For I am slipping into the trough again, feeling low, incompetent, and bleak. I have accepted that I will never feel that frisson of danger again and am ok with that. Been there, done that, should have gone for therapy and antidepressants first. But as I slip, I wish there was another way to feel the thrill of pursuing the pointless, to get a little pick-me-up from the other side of the abyss.

A Helmut Lange 1967 fashion photograph from an article at the Daily Mail.
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My illusion

If you are wondering if my curiosity about people from my past ever dies, here is your answer.

Last week, I did one of my periodic Internet searches on a guy I had a crush on in
college. College the first time around, freshman year, when I was 18 and the bruises were still fresh and my roommate dropped out midyear to get the help she needed. C was tall, dark-eyed, and mysterious, the kind of guy who dressed in thrift store overcoats, drank whiskey, and smoked cigarettes while listening to Joy Division. In fact, he was the one who introduced me to Joy Division. He was a senior with a mysterious past, including a year spent slumming the streets in some Portuguese town, running drugs or laundering money or some such impossibly romantic story.

I became obsessed, as I was wont to do. My interest was obvious. I was rewarded with one awkward night in which God’s existence was confirmed, but things between me and C clearly were not going anywhere. I wrote a short story about him that got a good response from my English professor (“Carl* is tall, dark, and handsome” was its killer opening line). I tracked C down one drunken night after I had dropped out of school and he was in graduate school in a faraway city. I haven’t talked to him since, or if I have, I have also blocked the humiliating memory out of my consciousness.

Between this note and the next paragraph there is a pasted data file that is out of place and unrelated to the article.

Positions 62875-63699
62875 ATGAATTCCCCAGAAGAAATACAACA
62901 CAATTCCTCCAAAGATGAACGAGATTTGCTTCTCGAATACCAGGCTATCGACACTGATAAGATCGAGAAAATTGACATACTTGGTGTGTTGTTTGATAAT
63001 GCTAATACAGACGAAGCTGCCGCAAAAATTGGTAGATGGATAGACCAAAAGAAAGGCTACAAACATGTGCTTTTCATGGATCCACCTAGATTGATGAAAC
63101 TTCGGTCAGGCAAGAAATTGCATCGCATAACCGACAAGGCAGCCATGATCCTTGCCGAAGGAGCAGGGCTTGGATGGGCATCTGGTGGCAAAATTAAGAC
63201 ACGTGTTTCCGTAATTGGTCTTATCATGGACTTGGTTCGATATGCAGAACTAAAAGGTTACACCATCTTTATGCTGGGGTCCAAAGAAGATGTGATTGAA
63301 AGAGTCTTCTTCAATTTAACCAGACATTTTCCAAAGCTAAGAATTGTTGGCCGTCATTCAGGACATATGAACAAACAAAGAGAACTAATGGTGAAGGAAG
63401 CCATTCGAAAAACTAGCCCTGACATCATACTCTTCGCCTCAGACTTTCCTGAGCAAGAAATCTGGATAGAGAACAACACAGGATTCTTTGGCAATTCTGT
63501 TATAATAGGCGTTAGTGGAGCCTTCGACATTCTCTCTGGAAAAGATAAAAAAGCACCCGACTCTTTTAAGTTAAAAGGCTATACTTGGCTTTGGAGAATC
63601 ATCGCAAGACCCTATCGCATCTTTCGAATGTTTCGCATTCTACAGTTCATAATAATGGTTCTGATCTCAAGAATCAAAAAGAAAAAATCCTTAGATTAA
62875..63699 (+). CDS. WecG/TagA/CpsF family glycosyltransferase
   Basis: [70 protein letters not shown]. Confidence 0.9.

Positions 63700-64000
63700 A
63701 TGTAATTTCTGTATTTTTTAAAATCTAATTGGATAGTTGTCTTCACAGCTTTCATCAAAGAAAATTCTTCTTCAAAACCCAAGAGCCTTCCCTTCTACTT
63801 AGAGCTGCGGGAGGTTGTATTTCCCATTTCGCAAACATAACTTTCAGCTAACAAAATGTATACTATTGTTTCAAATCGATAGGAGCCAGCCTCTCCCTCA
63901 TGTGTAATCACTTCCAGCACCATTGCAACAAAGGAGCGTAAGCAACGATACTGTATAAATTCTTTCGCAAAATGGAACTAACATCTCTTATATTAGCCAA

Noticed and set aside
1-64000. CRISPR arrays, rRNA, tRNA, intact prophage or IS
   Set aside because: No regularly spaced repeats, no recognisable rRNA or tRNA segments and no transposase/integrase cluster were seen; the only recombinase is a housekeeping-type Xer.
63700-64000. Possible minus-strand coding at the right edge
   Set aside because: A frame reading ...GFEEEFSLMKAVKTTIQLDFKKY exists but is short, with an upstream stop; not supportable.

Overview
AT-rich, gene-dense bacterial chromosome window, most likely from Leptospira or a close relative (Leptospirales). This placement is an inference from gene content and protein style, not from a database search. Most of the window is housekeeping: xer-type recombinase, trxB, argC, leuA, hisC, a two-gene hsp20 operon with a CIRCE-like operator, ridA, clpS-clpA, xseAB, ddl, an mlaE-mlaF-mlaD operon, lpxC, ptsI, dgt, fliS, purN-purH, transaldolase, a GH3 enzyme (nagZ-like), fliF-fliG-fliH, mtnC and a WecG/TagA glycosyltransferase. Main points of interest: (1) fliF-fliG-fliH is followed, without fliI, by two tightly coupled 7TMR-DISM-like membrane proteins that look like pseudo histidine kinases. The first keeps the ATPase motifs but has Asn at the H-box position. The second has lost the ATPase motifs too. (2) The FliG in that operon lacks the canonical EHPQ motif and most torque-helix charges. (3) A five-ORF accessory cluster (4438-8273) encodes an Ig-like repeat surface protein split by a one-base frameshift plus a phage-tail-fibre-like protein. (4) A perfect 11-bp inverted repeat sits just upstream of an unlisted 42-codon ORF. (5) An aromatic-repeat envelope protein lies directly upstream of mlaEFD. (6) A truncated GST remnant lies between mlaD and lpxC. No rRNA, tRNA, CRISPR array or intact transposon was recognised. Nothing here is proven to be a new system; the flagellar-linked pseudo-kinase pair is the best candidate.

In the age of social media, we are sometimes inadvertently exposed to our past. Hook-ups become Facebook friends. Exes show up on LinkedIn. And sometimes a yearly search gives a girl more information than she expected. So I did a search of C’s full name and the college we both attended and – boom – there he was. My first response was –
this guy?

Granted, it’s been 25 years. If C was still dressing in thrift store overcoats, a tangle of dark curls piled above his furrowed brow (and those brown eyes), an unfiltered cigarette dangling from his pouty lips . . . well, that would be strange. Instead, he looks perfectly pedestrian, another surprisingly well-preserved guy pushing 50. And he has a lot less hair.

I have no desire to reach out to C. That would be even stranger than looking him up in the first place. My curiosity is satisfied. But he remains another character for the borrowing, someone whose lips once touched mine, whose breath was bitter with tobacco and sweet with whiskey. He wrote poetry in Spanish and preferred girls with accents. So he took off for France in the early 1990s with a woman and no thought for the country he left behind.

I can still conjure him, real as the fire that slowly dies in front of me.

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*Not his real name or his real initial.

Title borrowed in part from a line in the Joy Division song
Atmosphere.

I have not yet made a decision about grad school. I keep on thinking, talking about it, and lighting fires that I can stare into.

Image of Joy Division from
last.fm
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The shirt stays in the picture

What I am wearing may look like a shirt. But it is not. It is an era shrunk down to a men’s size medium. It is a friendship long over. It is a bygone place and time, Washington College in Chestertown, Maryland circa 1988. It is the first few paragraphs of a story filled in by decades of other peoples’ lives.